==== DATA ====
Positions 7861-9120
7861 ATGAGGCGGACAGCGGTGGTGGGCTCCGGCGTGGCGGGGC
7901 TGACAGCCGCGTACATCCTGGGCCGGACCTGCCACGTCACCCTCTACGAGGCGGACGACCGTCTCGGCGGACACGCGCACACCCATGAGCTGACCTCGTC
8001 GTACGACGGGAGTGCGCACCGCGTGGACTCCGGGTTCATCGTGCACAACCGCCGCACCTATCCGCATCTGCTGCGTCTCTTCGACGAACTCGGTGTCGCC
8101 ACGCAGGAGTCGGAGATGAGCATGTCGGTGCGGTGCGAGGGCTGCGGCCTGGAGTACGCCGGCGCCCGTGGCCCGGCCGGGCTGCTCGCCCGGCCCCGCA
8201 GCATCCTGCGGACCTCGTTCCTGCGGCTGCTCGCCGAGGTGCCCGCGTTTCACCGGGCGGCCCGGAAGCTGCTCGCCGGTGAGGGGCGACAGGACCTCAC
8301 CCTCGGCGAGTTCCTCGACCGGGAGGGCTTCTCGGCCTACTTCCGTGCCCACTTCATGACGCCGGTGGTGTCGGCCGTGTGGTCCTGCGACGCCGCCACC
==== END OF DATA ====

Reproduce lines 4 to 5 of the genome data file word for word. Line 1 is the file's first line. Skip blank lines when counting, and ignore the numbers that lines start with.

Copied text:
8001 GTACGACGGGAGTGCGCACCGCGTGGACTCCGGGTTCATCGTGCACAACCGCCGCACCTATCCGCATCTGCTGCGTCTCTTCGACGAACTCGGTGTCGCC
8101 ACGCAGGAGTCGGAGATGAGCATGTCGGTGCGGTGCGAGGGCTGCGGCCTGGAGTACGCCGGCGCCCGTGGCCCGGCCGGGCTGCTCGCCCGGCCCCGCA